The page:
Newspaper article The Topeka Capital-Journal

What the Wright Brothers Can Teach Us about the Formula for American Success

Newspaper article The Topeka Capital-Journal

What the Wright Brothers Can Teach Us about the Formula for American Success

Article excerpt

I was not surprised to see historian David McCullough's latest book rocket to the top position on The New York Times Best Sellers list.

Not only is "The Wright Brothers" beautifully written in McCullough's familiar narrative style, it reminds Americans of what we once honored and promoted: vision, initiative, talent, genius, entrepreneurship, faith and even clean living.

Orville and Wilbur Wright took many personal and financial risks. They paid for their experiments with a "flying machine" out of the small profits from their bicycle shop in Dayton, Ohio. Incredibly, after the first flight at Kitty Hawk, N.C., in 1903, which lasted just 12 seconds, and subsequent longer flights in the next two years -- many of which were photographed -- skeptical newspapers and especially the U.S. government would not believe that humans could fly.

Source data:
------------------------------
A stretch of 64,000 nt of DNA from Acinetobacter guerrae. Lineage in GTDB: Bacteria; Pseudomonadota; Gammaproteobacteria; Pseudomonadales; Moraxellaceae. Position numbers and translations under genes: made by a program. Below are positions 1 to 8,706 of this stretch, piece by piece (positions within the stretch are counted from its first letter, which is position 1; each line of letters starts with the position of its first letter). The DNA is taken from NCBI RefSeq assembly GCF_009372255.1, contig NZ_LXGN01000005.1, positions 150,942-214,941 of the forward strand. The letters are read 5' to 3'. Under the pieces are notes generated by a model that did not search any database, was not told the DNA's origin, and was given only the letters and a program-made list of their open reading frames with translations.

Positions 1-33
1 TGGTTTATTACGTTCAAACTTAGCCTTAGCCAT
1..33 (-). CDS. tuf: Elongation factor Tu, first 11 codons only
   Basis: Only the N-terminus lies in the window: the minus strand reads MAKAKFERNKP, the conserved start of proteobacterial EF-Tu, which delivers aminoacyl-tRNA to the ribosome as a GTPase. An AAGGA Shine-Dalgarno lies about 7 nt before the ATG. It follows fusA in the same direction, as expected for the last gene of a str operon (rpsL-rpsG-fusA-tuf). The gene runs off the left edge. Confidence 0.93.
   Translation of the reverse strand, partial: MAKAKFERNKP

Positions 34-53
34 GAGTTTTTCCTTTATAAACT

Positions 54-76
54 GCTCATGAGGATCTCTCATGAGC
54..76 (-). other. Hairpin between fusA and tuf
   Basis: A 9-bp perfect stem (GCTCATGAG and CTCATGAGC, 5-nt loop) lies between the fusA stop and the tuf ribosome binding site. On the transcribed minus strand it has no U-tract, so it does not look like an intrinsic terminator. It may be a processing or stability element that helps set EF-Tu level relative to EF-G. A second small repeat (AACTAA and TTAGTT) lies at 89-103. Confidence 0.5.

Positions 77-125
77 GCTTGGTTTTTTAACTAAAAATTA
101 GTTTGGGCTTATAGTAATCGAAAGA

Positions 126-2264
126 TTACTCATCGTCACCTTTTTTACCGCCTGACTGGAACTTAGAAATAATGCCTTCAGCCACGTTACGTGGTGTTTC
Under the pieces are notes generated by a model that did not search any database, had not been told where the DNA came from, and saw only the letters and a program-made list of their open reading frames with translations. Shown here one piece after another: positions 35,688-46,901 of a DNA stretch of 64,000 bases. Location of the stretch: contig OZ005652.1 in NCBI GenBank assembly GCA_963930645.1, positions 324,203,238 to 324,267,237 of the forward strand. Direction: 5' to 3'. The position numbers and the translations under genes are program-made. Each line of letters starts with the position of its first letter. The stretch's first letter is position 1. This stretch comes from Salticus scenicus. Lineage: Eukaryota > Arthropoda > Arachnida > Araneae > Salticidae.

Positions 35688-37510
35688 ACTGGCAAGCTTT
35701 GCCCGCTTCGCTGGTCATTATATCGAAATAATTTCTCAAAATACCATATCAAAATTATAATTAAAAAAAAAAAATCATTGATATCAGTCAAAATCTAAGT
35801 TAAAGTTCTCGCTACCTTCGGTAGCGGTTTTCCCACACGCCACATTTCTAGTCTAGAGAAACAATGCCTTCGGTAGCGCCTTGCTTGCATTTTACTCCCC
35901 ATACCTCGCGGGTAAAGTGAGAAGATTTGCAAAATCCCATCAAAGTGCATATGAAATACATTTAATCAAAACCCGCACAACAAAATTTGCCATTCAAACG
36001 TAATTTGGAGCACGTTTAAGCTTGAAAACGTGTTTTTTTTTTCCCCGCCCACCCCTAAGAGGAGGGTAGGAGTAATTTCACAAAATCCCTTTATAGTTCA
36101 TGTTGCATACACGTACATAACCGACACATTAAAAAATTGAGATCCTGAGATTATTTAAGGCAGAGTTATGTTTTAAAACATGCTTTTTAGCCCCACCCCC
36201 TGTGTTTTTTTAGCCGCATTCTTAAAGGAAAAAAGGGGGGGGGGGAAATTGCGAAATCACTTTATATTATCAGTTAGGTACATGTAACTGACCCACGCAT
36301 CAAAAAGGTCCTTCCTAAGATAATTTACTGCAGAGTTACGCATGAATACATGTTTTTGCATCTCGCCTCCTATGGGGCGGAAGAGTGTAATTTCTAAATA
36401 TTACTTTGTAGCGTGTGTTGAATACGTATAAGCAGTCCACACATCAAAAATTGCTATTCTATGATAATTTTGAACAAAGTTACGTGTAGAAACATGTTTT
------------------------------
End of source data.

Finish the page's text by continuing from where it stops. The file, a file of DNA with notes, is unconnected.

The Wrights repeatedly tried to interest the government in their invention, but each time they were rejected. Several appeals to the Board of Ordnance and Fortification were turned down. In one letter the Wrights said they "(did not want) to take this invention abroad unless we find it necessary to do so."

They found it necessary, prompting the French-born American civil engineer, Octave Chanute, to say about the board, "Those fellows are a bunch of a---s."

When it comes to government bureaucracy, little has changed.

The French were eager to believe men could fly, despite numerous failed tests by some of their own.

The French government paid for Wilbur Wright to go to Paris, where he was feted and encouraged to show what he and his brother had invented. It was only after their "triumph at LeMans" in 1908, which awakened the French and subsequently American media to what these men had achieved, that the U.S. government came to believe people could fly and the War Department agreed to pay $25,000 for one "heavier-than-air flying machine. …

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